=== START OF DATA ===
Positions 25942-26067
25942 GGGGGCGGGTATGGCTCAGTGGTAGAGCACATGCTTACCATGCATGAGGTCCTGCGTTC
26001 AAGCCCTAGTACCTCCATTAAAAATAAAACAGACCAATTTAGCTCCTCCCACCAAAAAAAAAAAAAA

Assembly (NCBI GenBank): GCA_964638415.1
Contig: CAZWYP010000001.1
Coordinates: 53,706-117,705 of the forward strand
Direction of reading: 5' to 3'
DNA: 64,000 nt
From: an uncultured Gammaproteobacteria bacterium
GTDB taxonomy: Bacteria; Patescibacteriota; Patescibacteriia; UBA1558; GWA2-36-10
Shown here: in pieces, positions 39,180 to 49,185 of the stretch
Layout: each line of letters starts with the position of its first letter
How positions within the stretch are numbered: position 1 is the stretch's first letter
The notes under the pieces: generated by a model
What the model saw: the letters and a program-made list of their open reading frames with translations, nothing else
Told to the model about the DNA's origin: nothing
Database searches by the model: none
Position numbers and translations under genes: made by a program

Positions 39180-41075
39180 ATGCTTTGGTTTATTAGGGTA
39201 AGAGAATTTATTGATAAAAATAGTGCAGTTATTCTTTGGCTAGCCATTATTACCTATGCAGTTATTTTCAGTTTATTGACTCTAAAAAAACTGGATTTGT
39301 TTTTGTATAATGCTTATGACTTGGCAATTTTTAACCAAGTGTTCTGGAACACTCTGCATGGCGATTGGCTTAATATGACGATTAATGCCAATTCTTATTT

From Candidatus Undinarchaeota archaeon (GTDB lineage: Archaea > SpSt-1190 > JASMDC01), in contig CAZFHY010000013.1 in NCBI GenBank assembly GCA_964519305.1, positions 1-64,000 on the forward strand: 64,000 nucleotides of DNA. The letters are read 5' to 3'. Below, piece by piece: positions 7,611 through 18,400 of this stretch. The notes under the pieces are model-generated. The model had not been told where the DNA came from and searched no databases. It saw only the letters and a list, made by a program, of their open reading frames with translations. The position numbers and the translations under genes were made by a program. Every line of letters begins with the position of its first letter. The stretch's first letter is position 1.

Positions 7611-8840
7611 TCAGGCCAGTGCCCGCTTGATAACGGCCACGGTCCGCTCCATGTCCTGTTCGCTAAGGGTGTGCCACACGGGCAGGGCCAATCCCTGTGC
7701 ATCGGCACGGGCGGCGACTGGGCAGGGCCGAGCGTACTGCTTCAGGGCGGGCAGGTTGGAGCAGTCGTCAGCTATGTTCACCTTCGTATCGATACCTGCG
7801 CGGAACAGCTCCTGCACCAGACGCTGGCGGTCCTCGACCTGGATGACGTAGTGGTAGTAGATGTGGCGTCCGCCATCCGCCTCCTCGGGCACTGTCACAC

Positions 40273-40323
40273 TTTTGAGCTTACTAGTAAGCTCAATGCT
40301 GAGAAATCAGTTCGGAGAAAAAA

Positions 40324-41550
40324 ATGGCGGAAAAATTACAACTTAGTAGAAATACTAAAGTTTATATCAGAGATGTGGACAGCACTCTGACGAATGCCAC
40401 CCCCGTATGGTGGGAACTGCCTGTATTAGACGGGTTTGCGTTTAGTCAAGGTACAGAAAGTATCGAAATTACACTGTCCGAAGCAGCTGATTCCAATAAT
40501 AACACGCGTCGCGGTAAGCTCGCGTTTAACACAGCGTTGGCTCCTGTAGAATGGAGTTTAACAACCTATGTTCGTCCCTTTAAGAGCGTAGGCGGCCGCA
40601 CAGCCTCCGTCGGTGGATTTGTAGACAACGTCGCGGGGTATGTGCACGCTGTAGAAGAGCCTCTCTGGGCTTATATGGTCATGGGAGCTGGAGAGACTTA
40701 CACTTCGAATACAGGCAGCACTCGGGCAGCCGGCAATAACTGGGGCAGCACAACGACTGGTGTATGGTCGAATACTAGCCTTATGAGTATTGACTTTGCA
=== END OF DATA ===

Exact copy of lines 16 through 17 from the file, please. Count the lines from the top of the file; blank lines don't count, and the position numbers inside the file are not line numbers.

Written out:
Told to the model about the DNA's origin: nothing
Database searches by the model: none